This new book has allowed me to revisit ‘To Kill a Mockingbird’ and examine its racism.

     

     

    Atticus is portrayed as a good man – a good, white, middle class man in Southern America in the 1930’s. Being racist at this time was the norm. And Atticus does the right thing in defending a black man against rape charges that are obviously wrong.

     

    atticus

     

    His defence in ‘Go Set a Watchman’ against Jean Louise’s accusations of racism are that the:

    “Negro population is backward”

    “You understand that the vast majority of them here in the South are unable to share fully in the responsibilities of citizenship, and why?”

    “Do you want them in our world?”

    Paternalistic and racist.

     

    But let us get back to ‘To Kill a Mockingbird’. Jean Louise is right when she says:

    “I remember that rape case you defended, but I missed the point. You love justice, all right. Abstract justice written down item by item on a brief – nothing to do with that black boy, you just like a neat brief.”

    Catherine Nichols writes an interesting article in Jezebel about this. She claims that Atticus and ‘To Kill a Mockingbird’ has always been racist.

     

    “It’s about white people within white culture making Tom Robinson’s life and death about themselves.”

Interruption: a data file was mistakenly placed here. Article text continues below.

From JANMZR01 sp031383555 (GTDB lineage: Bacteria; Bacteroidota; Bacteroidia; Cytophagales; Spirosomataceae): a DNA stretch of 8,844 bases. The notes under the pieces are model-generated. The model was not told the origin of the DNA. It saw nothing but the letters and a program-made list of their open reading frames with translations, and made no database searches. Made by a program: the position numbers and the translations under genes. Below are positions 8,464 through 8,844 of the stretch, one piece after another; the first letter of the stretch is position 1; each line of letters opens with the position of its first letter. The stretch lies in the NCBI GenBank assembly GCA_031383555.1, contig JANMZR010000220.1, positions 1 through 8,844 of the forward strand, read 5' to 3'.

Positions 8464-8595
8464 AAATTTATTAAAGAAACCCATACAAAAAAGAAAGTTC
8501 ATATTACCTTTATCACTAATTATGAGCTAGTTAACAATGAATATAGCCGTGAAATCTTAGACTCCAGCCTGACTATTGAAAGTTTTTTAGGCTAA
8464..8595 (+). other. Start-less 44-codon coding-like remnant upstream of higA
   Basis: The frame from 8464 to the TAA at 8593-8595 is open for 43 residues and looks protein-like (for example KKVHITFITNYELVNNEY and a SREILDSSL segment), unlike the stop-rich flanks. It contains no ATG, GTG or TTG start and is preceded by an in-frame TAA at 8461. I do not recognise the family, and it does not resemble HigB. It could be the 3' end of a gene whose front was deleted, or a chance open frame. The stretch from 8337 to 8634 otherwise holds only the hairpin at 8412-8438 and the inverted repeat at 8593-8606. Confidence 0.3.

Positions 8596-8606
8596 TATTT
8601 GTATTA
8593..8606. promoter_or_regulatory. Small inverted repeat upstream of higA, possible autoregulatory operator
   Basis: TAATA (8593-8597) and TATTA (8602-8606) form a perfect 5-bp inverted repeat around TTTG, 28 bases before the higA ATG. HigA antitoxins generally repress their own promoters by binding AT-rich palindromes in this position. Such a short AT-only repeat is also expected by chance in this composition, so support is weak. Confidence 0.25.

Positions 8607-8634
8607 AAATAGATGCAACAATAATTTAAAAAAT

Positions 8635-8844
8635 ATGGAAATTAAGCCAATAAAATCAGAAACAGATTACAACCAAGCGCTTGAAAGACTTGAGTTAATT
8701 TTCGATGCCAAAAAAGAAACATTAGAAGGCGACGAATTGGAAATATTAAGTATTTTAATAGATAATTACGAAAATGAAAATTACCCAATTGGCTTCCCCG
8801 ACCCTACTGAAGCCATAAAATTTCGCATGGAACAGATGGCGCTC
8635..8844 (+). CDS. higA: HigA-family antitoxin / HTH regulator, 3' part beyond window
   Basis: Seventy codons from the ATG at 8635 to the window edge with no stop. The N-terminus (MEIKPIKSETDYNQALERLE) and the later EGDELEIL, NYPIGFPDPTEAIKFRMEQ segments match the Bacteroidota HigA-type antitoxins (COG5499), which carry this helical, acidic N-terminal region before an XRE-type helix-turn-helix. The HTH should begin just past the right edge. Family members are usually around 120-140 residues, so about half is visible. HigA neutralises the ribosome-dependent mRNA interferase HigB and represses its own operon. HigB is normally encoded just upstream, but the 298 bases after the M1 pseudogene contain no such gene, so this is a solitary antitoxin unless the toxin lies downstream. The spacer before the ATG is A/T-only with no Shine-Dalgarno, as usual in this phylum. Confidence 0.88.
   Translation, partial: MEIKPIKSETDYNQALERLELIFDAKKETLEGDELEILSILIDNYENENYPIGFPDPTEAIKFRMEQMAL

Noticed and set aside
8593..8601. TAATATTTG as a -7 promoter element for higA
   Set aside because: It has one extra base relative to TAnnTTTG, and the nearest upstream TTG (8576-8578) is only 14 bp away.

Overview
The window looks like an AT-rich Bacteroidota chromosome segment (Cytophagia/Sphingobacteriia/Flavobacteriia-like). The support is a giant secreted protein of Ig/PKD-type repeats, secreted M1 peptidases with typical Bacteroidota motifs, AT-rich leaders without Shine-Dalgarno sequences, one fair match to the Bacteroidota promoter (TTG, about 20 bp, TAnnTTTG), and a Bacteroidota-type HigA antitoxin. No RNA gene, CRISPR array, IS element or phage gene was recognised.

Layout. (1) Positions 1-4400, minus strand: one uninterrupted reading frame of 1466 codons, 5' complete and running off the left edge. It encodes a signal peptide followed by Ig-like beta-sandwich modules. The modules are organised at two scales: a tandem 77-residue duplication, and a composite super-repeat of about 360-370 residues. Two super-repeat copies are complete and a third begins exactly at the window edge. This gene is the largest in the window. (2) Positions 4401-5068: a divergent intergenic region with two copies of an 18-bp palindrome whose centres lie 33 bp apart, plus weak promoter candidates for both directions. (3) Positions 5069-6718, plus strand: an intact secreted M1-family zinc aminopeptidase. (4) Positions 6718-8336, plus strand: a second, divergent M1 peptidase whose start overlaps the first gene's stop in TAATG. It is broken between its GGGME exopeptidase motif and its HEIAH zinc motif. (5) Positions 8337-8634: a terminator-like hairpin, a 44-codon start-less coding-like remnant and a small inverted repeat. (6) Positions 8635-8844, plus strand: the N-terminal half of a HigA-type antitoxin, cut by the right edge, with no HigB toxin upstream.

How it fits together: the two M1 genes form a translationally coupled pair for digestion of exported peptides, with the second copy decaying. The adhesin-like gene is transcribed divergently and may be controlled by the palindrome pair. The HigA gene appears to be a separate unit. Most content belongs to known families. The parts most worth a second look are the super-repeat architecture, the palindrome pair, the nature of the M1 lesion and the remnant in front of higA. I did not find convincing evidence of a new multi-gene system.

Ursula Le Guin has a kinder take on it:

     

    “Atticus hasn’t changed. We saw him through his young daughter’s eyes as faultless. Now, seen by his grown daughter, we can see him as imperfect: a good man who, being fully committed to living, working, and having friends in an unjust society, makes the compromises and performs the hypocrisies required of its members. He’s a lawyer — not a judge — with a lawyer’s complex relationship to justice.”

    I worry that we will see Atticus and Scout as being of a different era, when racism was acceptable and the norm.

     

    But it is wise to remember. Black people are still being shot and killed in America – by state-sanctioned authorities. The ideology behind Atticus and the people of Maycomb still exist.

     

    It is also this ideology that exists in Australian society towards our Indigenous people

    As Stephanie Convery writes in Overland:

     

    “In the last decade alone, remote Indigenous Australian communities have been subjected to military intervention, alcohol bans, pornography bans and restricted internet access (remember that internet filter we’ve been fighting for years? All computers provided by any organisation in controlled areas that received public funding had a mandatory internet filter installed as part of the Intervention). Plus welfare recipients in many communities had their income contingent on their kids attending school, and then restricted by the paternalistic Basics Card which allows purchases of particular goods only from particular retailers.”

    And

    ‘What’s important,’ said our esteemed Prime Minister in response to all of this, ‘is that we ensure that remote communities, all communities, are being properly policed.’